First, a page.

This picture shows the annual 1900 spring review in the Field of Mars, a vast open space near center of town close to the barracks of the Imperial Guard. The review was a dazzling spectacle which demonstrated the power and might of the Russian Empire. Almost 128,000 men took part - Cossack, Hussars, Lancers, Dragoons and the like - a sea of superb uniforms and fine horses. It seemed to visitors that the whole of the city was there to watch. Tickets were issued for grandstand seats near the Imperial pavilion and loge, where the Empress, Mother, Empress and other Romanov women watched the review. There seats were for Ambassadors, special guests and the city's elite.
Burton Holmes and his American team visited the Field of Mars for the great review and he writes:
"In endless double lines they pass the Tsar, then wheeling left, sweep past the place that we have chosen for this part of the review. Well chosen it was, but not without its perils, as one of the motion pictures proves, for one careless squadron literally rides over us, The full tide of over twenty-thousand men having matched, dashed, or thundered by, - on foot, in the saddle, or on the caissons of the guns, - the field is cleared of all save the magnificent array of cavalry. The gorgeous squadrons are then massed on the farther side of the field, facing the Emperor. A silence reigns, the crowd upon the housetops, in the windows, in the grand-stand, and in the streets below are hushed. They know that something tremendous is now about to happen, - something that may cost several lives, for these thousands of horseman cannot sweep across this field at a breakneck gallop and then at a sudden command halt instantaneously, without some accident. The charge itself defies description. No picture can reveal the splendor of the coloring, or suggest the majestic disciplined turbulence of the flood of mounted men that now sweeps toward the Tsar, like a tinted tidal wave. Then the wave breaks, and its dusty spray is dissipated. The generals and marshals now form a semicircle before their Imperial Master. One by one they approach the Tsar. Some present papers or reports, all receive words of compliment for the successful issue of the day."
Above: The Hussars ready for the charge.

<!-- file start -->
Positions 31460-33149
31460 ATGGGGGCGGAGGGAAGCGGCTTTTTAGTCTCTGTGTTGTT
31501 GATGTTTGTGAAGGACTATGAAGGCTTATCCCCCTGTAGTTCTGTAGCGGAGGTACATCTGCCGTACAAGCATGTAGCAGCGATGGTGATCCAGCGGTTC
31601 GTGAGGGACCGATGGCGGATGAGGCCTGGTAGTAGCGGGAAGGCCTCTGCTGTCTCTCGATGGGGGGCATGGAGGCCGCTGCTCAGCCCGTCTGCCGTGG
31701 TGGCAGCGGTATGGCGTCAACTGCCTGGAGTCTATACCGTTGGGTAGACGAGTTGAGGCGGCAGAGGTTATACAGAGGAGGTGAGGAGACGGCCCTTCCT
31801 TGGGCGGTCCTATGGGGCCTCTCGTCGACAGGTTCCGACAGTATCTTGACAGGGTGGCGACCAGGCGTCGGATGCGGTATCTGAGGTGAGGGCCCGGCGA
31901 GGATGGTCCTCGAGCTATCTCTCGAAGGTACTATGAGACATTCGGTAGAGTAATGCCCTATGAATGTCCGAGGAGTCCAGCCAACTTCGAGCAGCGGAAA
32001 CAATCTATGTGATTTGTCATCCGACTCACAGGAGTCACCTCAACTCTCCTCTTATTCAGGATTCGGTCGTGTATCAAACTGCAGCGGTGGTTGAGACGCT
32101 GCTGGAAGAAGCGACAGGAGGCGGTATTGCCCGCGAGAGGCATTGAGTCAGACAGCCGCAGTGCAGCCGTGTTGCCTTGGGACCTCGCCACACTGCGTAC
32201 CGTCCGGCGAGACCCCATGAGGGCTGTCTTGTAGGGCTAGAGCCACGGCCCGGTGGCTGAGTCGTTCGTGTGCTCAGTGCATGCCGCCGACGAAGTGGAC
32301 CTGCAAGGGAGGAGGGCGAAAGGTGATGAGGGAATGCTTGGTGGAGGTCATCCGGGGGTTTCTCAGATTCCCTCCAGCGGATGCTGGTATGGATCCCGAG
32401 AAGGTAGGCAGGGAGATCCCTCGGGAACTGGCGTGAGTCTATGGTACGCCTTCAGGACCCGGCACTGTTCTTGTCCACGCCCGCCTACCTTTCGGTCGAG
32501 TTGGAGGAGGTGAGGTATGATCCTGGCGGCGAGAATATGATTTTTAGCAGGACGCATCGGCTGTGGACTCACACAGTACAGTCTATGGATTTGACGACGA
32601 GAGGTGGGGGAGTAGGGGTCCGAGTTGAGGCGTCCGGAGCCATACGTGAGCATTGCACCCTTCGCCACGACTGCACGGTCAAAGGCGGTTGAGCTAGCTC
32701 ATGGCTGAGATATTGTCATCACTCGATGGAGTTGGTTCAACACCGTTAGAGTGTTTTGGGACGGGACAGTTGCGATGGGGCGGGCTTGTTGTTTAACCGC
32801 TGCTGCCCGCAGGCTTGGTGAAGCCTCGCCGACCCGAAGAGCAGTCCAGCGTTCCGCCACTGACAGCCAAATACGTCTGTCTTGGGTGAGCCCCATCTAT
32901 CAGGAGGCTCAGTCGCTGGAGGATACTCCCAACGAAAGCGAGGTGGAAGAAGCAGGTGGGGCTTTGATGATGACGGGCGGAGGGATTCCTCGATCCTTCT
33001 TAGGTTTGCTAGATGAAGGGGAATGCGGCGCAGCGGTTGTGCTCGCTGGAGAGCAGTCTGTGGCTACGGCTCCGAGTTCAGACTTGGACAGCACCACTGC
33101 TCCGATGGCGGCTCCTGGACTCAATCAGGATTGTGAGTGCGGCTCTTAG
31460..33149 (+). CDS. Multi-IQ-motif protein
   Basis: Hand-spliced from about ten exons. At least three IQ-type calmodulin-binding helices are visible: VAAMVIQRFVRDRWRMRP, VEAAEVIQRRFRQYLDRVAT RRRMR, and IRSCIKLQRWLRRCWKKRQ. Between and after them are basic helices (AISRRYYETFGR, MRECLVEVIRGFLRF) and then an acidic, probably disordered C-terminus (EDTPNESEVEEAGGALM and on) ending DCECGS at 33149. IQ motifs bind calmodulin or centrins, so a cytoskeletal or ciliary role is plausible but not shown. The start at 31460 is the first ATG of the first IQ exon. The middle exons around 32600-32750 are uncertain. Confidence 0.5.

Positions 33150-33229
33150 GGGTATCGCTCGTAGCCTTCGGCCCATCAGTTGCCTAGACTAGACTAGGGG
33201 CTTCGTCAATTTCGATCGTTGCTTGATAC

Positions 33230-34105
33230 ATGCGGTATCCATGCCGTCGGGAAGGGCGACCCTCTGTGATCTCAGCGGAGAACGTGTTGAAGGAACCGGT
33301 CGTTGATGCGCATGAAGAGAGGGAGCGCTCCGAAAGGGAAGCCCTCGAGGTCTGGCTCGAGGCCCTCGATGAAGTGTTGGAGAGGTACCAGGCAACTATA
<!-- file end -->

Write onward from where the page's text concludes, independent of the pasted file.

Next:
In 1900 there was no doubt that Russia was a great power. For generations Russia had played an important role in the affairs of Europe and Asia through its army and the ability of the government to raise hundreds of thousands of infantry from the peasants to fight the country's wars. This power was not always used in Russia's interest - it was also used to prop up unsteady monarchies and crush rebellions in other countries where Russian national interests weren't threatened. Russia's army was used as a mobile European police force to enforce the status quo.
Russia spent tremendous sums on its army - far beyond what the country could afford in order to pursue a role in big power politics. This investment came at the cost of the development of the country's infrastructure and social services. The Imperial Government was unwilling to sacrifice Russia's power-position or to put the reputation of its army at risk so it continued in increase military expenditures in competition with it's European neighbors, such as England and Germany. This was a completion that Russia could not win.
In 1900 Russia was still a poor, underdeveloped country - a nation with great hopes and prospects - but still a backward country that lacked roads, railroads, electrical and communications systems. She had not yet experienced the full industrial development that her rivals Germany, France and England had already seen the benefit of. These countries, even though they were much smaller than Russia in terms of land-size and population, had economies that were huge in relationship to Russia's. Russia was growing fast but it would have taken her at least 25 years to catch up to western Europe.
"Pride cometh before the fall" and it was national pride - the relentless pursuit of international power - that was to be Russia's nadir. Monies that might have gone for the stimulation of industrial development and raising of the educational level of the people and their health instead went to pay for the pro visioning of armies, the purchase of battleships and reckless Far Eastern land-grabs. Russia's leaders of the time all at fault, but in this case the European monarchical system was especially so. Russia's Tsars often let personal rivalries with other monarchs and the pursuit of Russian 'glory' - practically institutionalized in the throne and the military - take precedence over the needs of the people of the country. The Tsars always saw the army as the backbone of the country and the chief support for their throne, they expected the people to support the army regardless of the cost.
The demands of World War I accentuated all of the contradictions, weaknesses and divisions within Russia. The war forced the entire country to go into overdrive, something the weak economy and underdeveloped national infrastructure could not handle for an extended period. As the war dragged on the country's ability to maintain itself began to come apart. The Government made the decision to continue to support the war effort at the expense of the people and everything began to grind to a halt. Food prices skyrocketed, supplies of vital foodstuffs and heating supplies could not be supplied to the cities. Rationing grew, things got worse, people grumbled. Political divisions and continual open warfare between the Government made a bad situation even worse, leading toward the explosive events of 1917.
Next photograph: Cossack Types
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